The Irish government maintained a close working relationship with Senator John McCain, and two of its top representatives issued statements paying tribute to the late senator.
“It was with great sadness that I learned of the passing of Senator John McCain, who was one of the outstanding political figures of his generation. I would like to extend my deepest condolences to his family and many friends. Senator McCain cherished his Scots-Irish heritage. He was a great friend of Ireland, including on immigration issues,” Irish Ambassador to the U.S. Dan Mulhall said.
“He leaves behind a remarkable legacy of statesmanlike political activity. His devotion to his country and to public service was of the highest order. His steadying influence will be missed. Ar dheis Dé go raibh a anam.”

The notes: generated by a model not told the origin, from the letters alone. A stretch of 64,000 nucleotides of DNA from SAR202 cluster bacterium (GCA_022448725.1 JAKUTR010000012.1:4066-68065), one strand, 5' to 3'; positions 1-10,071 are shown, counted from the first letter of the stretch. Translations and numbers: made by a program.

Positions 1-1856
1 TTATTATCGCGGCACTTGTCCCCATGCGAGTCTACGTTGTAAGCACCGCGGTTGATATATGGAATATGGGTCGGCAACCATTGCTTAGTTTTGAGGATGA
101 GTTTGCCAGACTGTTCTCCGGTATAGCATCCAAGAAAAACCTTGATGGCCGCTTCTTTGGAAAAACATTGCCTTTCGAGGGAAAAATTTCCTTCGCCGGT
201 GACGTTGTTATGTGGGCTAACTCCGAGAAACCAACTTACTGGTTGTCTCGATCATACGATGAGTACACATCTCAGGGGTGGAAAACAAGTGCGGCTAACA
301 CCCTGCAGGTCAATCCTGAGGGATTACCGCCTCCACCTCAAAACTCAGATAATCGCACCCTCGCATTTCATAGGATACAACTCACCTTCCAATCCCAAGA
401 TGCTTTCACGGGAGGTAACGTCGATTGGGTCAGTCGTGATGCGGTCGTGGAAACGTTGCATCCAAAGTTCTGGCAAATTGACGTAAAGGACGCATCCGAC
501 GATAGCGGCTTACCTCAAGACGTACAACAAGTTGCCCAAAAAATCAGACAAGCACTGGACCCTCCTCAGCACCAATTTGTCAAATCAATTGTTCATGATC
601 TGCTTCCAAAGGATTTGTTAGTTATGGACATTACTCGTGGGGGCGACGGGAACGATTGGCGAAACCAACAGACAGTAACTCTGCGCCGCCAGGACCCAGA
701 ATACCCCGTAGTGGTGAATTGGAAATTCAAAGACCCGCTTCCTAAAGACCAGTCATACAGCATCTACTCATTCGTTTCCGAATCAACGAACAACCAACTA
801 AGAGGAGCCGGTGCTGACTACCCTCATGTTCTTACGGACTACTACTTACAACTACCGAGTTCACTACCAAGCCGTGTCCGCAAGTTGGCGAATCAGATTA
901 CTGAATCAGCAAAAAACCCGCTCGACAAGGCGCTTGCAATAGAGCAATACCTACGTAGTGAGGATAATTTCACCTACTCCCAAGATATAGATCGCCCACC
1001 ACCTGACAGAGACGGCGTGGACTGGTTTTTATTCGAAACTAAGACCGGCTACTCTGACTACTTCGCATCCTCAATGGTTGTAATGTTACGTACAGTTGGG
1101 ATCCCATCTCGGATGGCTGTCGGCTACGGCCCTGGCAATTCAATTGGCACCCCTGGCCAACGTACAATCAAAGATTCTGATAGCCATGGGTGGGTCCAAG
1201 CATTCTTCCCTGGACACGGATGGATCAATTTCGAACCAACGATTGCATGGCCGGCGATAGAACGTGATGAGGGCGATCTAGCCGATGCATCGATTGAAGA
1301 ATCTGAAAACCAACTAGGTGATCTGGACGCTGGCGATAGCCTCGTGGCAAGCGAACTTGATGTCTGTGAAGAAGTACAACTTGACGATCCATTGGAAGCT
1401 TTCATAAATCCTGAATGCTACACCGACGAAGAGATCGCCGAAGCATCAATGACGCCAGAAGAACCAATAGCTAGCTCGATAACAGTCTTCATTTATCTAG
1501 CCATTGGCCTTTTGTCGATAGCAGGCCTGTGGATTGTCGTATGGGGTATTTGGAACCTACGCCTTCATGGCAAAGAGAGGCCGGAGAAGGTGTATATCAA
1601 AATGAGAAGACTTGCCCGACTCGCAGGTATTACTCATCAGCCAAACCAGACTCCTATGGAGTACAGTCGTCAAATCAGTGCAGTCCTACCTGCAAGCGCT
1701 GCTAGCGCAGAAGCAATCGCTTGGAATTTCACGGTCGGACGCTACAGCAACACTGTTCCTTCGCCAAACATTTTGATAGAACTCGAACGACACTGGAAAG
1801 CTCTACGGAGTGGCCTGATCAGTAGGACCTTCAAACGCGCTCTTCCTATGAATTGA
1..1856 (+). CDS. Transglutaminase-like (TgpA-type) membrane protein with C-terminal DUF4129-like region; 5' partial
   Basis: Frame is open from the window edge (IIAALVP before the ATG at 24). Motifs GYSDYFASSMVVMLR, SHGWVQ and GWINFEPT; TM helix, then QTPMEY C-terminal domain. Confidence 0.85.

Irish President Michael D. Higgins said, "Members of the Irish communities in the United States of America will have heard with sadness of the death of Senator John McCain of Arizona, after a brave battle with cancer.
"They will recall his efforts with the late Senator Edward (Ted) Kennedy and others to achieve a resolution of the position of out-of-status immigrants, including the Irish, in the United States.
"His commitment to bi-partisanship on a number of issues should also be acknowledged and particularly his efforts, for example, to attend crucial votes in the United States Senate at some of the most difficult periods of his illness.”
Taoiseach Leo Varadkar said on Twitter, “On behalf of the people of Ireland, I extend my deepest sympathies on the death of Senator John McCain, a wise and remarkable statesman, U.S. ally of Ireland and a proud Scots Irishman who was a champion for immigration reform in the U.S. Senate.”
On behalf of the people of Ireland, I extend my deepest sympathies on the death of Senator John McCain, a wise and remarkable statesman, US ally of Ireland and a proud Scots Irishman who was a champion for immigration reform in the US Senate.— Leo Varadkar (@campaignforleo) August 26, 2018